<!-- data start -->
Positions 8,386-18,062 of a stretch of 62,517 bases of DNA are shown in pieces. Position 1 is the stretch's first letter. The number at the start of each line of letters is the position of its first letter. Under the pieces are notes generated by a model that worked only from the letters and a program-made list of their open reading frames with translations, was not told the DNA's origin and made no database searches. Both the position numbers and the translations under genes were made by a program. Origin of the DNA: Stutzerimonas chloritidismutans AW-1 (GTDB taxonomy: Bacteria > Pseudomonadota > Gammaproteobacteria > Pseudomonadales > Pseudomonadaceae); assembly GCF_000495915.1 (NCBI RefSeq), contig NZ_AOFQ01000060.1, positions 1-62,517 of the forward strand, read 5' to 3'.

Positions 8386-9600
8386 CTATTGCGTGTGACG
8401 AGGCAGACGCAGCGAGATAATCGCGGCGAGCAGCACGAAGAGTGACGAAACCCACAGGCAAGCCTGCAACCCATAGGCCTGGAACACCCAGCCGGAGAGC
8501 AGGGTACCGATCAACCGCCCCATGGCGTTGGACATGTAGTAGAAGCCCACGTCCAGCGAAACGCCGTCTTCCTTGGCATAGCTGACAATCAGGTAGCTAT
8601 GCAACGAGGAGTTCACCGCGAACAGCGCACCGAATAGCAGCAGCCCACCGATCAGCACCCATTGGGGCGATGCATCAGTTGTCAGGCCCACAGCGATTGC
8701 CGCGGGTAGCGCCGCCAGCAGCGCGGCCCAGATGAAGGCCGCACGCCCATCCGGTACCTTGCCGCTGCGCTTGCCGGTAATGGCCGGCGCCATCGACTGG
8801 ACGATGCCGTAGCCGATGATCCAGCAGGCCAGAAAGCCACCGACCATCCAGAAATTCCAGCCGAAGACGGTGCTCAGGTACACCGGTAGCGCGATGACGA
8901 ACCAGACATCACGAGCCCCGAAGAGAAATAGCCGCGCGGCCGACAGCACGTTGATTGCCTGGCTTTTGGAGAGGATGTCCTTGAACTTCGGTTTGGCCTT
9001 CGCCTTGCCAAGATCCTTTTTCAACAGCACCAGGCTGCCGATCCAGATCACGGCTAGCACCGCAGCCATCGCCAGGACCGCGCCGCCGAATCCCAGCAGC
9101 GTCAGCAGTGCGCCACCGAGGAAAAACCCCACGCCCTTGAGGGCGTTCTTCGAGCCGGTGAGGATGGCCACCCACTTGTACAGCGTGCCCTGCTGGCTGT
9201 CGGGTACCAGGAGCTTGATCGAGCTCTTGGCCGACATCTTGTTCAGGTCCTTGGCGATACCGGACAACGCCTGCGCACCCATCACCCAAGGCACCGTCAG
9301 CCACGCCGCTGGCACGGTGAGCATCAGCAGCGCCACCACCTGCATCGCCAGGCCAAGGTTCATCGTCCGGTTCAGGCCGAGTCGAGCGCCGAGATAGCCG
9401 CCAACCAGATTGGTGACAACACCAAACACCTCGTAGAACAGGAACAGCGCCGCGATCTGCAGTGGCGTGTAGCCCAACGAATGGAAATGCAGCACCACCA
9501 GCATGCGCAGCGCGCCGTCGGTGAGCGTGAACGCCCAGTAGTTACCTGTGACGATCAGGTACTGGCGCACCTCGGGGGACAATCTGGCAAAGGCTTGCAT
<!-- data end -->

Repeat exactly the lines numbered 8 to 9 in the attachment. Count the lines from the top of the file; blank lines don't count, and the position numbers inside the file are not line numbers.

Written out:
8801 ACGATGCCGTAGCCGATGATCCAGCAGGCCAGAAAGCCACCGACCATCCAGAAATTCCAGCCGAAGACGGTGCTCAGGTACACCGGTAGCGCGATGACGA
8901 ACCAGACATCACGAGCCCCGAAGAGAAATAGCCGCGCGGCCGACAGCACGTTGATTGCCTGGCTTTTGGAGAGGATGTCCTTGAACTTCGGTTTGGCCTT